#Echo13 :: Jon Acuff – Building A Tribe

Jon Acuff

Jon Acuff has authored three books, including the Wall Street Journal bestseller, Quitter,which has helped thousands of people bridge the gap between their day job and their dream job. Jon’s wildly popular blog, StuffChristiansLike.net, has more than 4.5 million readers worldwide. Follow Jon on Twitter @jonacuff and online at www.JonAcuff.com.

Building A Tribe

  • I didn’t want to just do 45 minutes of Q&A, so today I’d love to share a couple ideas about the concept of tribes.
  • There are 3 things you need to be a leader
    • Ideas worth sharing.
    • An audience to share it with.
    • The ability to share.
  • There are some people who have 2 of these 3 pieces, and it doesn’t work.
  • So how do we have these 3 things?
  • The defition of creativity is a wild mind, and a disciplined eye.
  • The brain hates new ideas. New ideas are exhausting because the brain has to change to understand that idea.
  • The brain buckets new ideas into buckets that reference back to something else.
  • There’s a part of your brain called brokah. Brokah keeps out new ideas. So we have to surprise brokah.
  • One of the ways I do that is with this idea called ‘booty God booty’.
  • When Jesus talked to the woman at the well did he leave her a secret tract or did he talk to her one-on-one? HA.
  • If I stand before a room full of teenagers and say something that their youth pastor has talked about before, then they’ll bucket it. But if I surprise them, then I can share some deep ideas.
  • Creativity has 3 parts:
    • Imagine – most of us starve our ideas. You have to deliberately feed your ideas? Subscribe to magazines and media.
      • The reason we have great ideas in the shower, is because its the only time you are quiet enough to let ideas in.
    • Capture – most people don’t do a very good job at capturing. We lose alot of ideas because we don’t have a good system to capture them. When you’re in imagine phase, it’s about quantity. When you’re in execute phase, it’s about quality.
    • Execute – When it’s time to execute, that’s all I do. I get offline and I just write. When you’re executing the imagine phase tries to distract you.
      • The goal isn’t for you to get to comfort. The goal is execute from a place where you don’t know what’s going to happen.
  • Be deliberate about what you’re trying to share.
  • When it comes to growing your blog community, go be a part of someone else’s blog community first.
  • To build a community I needed clarity, consistency, and core values.
  • No one has ever said, “When you mocked that other Christian you led me to Christ.”
  • The goal of satire is to cause change.
  • Part of having a tribe is understanding your story.
  • Your brand is how people talk about your story and what you do.
  • There are some topics when it comes to leading a tribe that are too big and should be reserved for a face-to-face conversation.
  • Culturally speaking it’s not hard to be excellent today.
  • Many times it’s only 1 deliberate thing that you can do to go the extra mile.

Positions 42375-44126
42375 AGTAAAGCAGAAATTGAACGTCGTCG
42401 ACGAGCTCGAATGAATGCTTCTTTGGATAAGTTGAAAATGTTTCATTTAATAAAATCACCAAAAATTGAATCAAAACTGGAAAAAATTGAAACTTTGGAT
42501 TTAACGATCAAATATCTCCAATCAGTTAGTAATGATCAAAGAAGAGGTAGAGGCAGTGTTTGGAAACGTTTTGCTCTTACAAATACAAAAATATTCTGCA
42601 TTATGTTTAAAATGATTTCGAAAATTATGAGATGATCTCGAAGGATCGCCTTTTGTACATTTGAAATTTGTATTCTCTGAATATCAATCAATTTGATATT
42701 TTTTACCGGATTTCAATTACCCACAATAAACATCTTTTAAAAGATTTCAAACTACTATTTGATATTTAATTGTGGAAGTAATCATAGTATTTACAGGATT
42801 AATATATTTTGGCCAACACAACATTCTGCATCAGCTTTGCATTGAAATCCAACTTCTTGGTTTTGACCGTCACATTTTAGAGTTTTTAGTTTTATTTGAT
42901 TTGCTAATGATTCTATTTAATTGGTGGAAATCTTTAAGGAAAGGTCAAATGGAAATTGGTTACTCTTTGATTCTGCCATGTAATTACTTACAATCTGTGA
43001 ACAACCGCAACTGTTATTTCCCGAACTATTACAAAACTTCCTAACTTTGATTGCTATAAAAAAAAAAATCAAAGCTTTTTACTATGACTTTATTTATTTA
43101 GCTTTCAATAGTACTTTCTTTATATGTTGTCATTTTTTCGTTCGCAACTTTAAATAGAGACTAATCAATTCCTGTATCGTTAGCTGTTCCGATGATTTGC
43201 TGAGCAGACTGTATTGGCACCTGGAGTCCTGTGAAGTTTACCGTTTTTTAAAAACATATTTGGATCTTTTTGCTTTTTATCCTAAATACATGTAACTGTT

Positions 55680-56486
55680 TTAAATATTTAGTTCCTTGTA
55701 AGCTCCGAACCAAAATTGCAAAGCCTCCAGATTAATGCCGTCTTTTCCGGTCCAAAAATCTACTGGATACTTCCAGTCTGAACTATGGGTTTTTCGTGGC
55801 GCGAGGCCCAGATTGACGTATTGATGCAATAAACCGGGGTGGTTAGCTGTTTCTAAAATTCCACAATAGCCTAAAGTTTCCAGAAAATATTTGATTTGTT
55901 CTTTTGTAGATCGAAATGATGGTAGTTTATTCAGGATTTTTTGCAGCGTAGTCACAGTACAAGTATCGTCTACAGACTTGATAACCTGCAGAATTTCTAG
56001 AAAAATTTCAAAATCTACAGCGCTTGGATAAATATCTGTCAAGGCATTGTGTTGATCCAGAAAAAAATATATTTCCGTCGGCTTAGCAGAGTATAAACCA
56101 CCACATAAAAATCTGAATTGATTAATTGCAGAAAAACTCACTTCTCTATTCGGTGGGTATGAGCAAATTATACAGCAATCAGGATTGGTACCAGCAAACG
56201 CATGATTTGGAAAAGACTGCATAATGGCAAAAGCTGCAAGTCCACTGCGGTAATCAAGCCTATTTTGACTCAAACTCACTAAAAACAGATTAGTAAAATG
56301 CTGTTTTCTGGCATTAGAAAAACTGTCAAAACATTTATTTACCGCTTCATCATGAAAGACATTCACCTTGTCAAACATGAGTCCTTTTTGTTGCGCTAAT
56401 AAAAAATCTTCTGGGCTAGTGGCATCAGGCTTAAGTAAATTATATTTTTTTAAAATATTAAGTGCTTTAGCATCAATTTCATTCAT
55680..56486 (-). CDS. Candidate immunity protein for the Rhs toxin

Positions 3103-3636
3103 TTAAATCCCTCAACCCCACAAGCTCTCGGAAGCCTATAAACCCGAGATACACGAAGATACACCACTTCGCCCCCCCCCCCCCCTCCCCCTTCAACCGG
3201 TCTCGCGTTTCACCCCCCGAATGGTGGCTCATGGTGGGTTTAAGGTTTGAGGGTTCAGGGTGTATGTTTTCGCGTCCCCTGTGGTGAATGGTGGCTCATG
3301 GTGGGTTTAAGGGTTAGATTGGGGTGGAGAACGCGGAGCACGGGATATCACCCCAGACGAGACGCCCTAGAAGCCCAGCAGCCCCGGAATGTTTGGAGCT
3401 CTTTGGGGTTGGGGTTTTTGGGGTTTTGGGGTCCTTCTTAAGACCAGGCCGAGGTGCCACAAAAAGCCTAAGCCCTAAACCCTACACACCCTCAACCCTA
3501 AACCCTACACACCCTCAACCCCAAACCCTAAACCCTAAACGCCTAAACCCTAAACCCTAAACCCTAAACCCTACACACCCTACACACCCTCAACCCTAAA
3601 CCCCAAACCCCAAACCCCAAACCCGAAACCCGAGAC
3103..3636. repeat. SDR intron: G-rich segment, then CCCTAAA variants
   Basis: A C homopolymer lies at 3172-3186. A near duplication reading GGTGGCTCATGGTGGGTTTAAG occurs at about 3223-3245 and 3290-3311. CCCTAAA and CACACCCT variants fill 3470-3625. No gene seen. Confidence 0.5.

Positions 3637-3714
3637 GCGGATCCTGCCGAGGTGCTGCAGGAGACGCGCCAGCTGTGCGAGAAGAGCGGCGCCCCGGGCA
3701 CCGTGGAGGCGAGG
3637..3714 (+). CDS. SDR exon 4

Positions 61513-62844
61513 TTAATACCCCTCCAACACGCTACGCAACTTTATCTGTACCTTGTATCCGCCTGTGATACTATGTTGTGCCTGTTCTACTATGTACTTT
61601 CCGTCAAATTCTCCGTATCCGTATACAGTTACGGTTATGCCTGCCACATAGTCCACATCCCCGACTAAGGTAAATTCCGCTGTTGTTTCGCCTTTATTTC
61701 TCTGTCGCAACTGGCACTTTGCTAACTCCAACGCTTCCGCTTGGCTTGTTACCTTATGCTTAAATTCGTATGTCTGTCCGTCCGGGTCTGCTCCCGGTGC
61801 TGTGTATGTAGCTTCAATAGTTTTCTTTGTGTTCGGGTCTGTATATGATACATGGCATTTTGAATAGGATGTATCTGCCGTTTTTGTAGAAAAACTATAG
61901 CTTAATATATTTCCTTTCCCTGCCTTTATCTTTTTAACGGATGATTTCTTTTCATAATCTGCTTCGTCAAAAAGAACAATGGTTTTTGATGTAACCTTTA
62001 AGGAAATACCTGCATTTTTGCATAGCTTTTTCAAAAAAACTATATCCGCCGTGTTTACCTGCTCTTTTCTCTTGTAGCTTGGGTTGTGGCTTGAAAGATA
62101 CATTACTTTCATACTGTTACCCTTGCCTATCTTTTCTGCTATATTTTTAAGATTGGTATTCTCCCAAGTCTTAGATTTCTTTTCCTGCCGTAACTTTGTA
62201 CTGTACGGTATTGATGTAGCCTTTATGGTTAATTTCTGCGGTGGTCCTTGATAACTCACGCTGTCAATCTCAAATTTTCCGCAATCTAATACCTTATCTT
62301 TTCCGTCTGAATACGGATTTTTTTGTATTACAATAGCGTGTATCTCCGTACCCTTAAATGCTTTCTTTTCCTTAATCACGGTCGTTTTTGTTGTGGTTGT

• This idea was game changing for me: When you’re in a difficult conversation and ask the question, ‘Why don’t you want to do this?’ But that just forces them to come up with more reasons not to do it. But instead say, “What’s a reason you might want to change this?”
  • There’s a weird shift happening in churches right now. The new guard is stepping into this spot, and the old guard is stepping out. The new generation thinks they don’t need to be led.
  • As Christians we’re just not connected to some of the conversations.
  • Honesty is the most valuable form of currency right now in communication.
  • Maybe the first step for you is just being honest with what you have and what you don’t have.
  • How much time do you spend on thinking time in your church staff?
  • The goal of mockery is to cause a wound, but the goal of satire is to cause change.
  • Question: In our church it seems like there are a couple different tribes under one roof and it’s causing some segregation and dissension. Do you have some suggestions on what we can do?
    • Get to the highest level of why you’re doing what you’re doing.
    • There’s 2 things with every idea:
      • There’ s the island
      • There’s bridge to the island
    • You have to build bridges to that core idea.
    • You can’t lose uniqueness of those audiences.
    • The best ideas leave enough space for the people in your church to write the rest of the story.
    • Our temptation as a church is to fill an idea with as many words as possible.
    • Create a core message, and not eliminating a way for people to identify with it.
  • Part of working creatives in the future is not just one person, but it’s a team of people.
  • One of the bad things that a church does for a creative is that they expect them to work there for 40 years.
  • Creative: What percent of the time does your pastor say, “Just go goof off.”?
  • To get your pastor to give you more time to think is to speak they’re language.
  • How do I connect thinking time to their value system?
  • And ask the right way. And give them grace.
  • There will always be a gap between the creative and a pastor. Just recognize that. It’s our job to put our ideas in their language.
  • The success rate in church is horrible. What you do is hard. You have to be the beginning and the end.
  • God will never be handcuffed by your failures or released by your successes.

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